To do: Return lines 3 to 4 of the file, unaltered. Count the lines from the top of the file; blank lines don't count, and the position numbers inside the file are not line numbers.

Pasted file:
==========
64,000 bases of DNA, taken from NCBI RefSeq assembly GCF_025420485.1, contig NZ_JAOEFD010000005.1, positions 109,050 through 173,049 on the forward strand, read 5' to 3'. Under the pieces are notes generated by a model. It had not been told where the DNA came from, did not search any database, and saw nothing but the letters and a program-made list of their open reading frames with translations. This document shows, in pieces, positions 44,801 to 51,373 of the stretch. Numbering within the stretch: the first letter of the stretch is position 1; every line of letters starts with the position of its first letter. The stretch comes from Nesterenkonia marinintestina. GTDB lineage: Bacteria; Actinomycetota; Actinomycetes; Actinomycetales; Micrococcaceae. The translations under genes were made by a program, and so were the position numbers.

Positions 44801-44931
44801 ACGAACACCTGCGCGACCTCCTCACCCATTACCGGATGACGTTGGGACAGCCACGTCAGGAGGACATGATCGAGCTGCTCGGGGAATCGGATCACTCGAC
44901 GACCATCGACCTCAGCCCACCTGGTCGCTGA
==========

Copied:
44801 ACGAACACCTGCGCGACCTCCTCACCCATTACCGGATGACGTTGGGACAGCCACGTCAGGAGGACATGATCGAGCTGCTCGGGGAATCGGATCACTCGAC
44901 GACCATCGACCTCAGCCCACCTGGTCGCTGA